“I survived, but it definitely puts people at risk,” Mayer said. “It’s affecting a lot of people, and it’s not just an inconvenience. It was very stressful for me.

“They’re kind of holding our mail hostage,” she added.

Mayer noted that while there are options to receive prescriptions at local pharmacies, those are often more expensive than by mail, and the Walgreens in town is also unreliable since it is often closed.

The Dillon post office is pictured Friday, March 11, 2022. The Dillon location, along with other locations across Summit County, has had issues with staffing leading to decreased service levels.
Jenna deJong/Summit Daily News

Melissa McCalmont, who also receives her mail through the Dillon Post Office, said she has several times paid full price at the pharmacy for prescriptions, rather than deal with the post office.

But McCalmont said her insurance provider Cigna is pushing for her and her husband to get mail-delivery prescriptions — and the City Market pharmacy is no longer in network.

“The problem is they are forcing me to get most of my medication in the mail,” she said. “Medications that we take every single day, and when we’re talking about the post office here it just doesn’t — it’s not going to work for me.”

In particular, McCalmont said her insurer has told her that her thyroid medication will have to be mailed. And while she knows she is privileged to be able to get out of work and to the post office during the day when she needs to pick up a prescription when she needs to, she said that is not true for everyone.

“I’m one of the lucky ones because I can work around it,” she said. “…It’d be nice if something changed, but I’m not holding out hope.”

Then there is Keystone resident Melinda Galjour, who had the foresight to switch the delivery of her prescription from the Dillon Post Office to a friend’s work office in mid-December — just before the vandalism led to restricted hours and increased wait times.

Living with Type 1 diabetes, Galjour said she relies on the mail because she doesn’t have the option to pick up her medical supplies at most pharmacies. And missing a dose could have serious health consequences, she said.

“I don’t think people with chronic diseases or situations for healthcare should have to resort to a backup plan,” Galjour said. “We should be able to rely on our community post office and trust that it’s not going to get lost and that we can pick it up the day it gets there or the next day.”

A line for package pickup stretches almost to the back door at the Dillon Post Office in December 2022.
Melinda Galjour/Coutesy photo

‘Back to square one’

Even as local governments have been bombarded with concerns from residents, they have little control over a federal agency like the Postal Service or federal facilities like post offices.

After Silverthorne town leaders met with Postal Service officials early last year in an attempt to solve issues related to the unreliable mail services, the town manager in an email last week expressed dismay that those talks had not continued.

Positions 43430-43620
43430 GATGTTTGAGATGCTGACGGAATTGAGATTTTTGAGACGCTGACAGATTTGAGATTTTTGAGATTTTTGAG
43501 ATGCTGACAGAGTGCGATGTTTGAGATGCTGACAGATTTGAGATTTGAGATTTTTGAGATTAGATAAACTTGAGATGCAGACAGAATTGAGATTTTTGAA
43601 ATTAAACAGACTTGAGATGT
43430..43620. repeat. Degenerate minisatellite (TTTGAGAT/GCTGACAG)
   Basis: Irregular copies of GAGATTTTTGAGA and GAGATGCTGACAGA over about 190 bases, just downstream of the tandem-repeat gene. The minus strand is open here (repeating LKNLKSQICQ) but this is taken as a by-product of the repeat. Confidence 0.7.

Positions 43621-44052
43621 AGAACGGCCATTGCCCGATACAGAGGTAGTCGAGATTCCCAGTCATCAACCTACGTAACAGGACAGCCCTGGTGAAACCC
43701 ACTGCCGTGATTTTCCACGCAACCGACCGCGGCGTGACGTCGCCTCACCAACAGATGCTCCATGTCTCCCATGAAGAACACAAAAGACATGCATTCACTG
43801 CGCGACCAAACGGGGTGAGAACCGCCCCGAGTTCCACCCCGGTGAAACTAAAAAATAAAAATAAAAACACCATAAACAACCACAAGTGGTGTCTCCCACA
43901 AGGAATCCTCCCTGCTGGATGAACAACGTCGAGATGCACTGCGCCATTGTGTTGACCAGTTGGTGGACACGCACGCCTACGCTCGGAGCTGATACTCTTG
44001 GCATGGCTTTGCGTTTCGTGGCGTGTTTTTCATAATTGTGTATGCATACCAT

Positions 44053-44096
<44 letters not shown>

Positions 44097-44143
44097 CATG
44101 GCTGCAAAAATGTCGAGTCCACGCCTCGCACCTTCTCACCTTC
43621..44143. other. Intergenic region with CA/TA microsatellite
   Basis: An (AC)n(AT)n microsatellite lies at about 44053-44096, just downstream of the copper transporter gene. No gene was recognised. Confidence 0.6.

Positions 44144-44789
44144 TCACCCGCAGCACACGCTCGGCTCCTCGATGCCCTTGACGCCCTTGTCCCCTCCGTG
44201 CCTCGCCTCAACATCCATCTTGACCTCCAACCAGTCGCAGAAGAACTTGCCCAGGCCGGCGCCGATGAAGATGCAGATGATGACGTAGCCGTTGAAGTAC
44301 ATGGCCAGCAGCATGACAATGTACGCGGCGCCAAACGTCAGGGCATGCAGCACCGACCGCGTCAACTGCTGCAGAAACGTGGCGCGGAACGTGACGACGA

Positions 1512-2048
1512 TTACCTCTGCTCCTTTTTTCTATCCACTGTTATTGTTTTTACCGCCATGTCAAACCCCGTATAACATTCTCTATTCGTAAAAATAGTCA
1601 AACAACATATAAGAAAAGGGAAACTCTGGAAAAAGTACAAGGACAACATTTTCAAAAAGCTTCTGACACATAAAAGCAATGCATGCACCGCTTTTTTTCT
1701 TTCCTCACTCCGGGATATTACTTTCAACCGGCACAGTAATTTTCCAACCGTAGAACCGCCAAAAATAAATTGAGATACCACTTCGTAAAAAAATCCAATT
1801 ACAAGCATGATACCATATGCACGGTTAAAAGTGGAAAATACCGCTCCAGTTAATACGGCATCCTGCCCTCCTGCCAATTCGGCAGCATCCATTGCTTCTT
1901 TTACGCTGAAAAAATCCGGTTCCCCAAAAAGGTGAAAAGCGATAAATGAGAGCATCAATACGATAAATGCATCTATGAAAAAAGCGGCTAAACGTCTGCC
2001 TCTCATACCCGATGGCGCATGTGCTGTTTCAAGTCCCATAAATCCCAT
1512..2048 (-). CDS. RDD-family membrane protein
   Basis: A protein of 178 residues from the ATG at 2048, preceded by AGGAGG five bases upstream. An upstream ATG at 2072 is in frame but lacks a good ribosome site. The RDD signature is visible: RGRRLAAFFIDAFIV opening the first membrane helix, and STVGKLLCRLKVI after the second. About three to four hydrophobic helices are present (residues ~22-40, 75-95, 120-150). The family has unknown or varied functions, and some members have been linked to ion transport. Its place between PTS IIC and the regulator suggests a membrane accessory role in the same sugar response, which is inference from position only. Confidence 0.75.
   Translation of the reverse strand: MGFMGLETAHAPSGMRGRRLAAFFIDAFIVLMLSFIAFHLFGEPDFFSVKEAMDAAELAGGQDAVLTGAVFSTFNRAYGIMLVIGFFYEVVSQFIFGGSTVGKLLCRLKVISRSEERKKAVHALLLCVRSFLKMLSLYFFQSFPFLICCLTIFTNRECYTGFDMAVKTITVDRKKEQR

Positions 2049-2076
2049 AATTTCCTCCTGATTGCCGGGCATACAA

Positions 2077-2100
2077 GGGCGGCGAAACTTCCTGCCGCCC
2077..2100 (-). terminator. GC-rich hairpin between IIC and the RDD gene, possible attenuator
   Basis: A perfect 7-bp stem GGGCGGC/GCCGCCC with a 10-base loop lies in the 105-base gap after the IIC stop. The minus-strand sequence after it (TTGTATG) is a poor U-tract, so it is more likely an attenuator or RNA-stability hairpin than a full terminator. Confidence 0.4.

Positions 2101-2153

“We are in the dark and back to square one it appears,” Silverthorne Town Manager Ryan Hyland wrote in the email to Postal Service officials shared with Summit Daily.

Hyland forwarded several complaints from Silverthorne residents to Postal Service officials. Those complaints included residents on delivery routes throughout town who said they had not received their mail, sometimes for weeks at a time.

Silverthorne resident Heather Wood was one of the residents who brought the issue to the town’s attention, stating in an email that a package that was supposed to be delivered Dec. 30, didn’t arrive until Jan. 17.

For Wood, who has Stage 4 lung cancer, late deliveries can be a major concern.

“I live with lung cancer, so I take a pretty detailed protocol of supplements and prescription medications,” Wood said in a phone interview. “In December one of my supplements I get in the mail was returned and then in January it wasn’t coming, so that is when I started making calls.”

Sometimes, Wood said she will switch her prescriptions and supplements to FedEx — which can cost several extra dollars — rather than risk relying on the Postal Service. But she said it can be stressful having to make sure her prescriptions show up on time.

Meanwhile, other residents have been left wondering what to do when important mail — such as bills, insurance information, end-of-year tax documents or perhaps even jury summons — don’t show up.

Silverthorne resident, Ernest Frey, for example, said he has USPS Informed Delivery — a free service that emails users preview images of incoming mail. As of Jan. 1, he said that service showed 53 incoming items, of which he has received only 21. Still out there, undelivered, are tax statements, his property tax notice from the county, medical notices, medicare documents, health insurance papers and more, he said.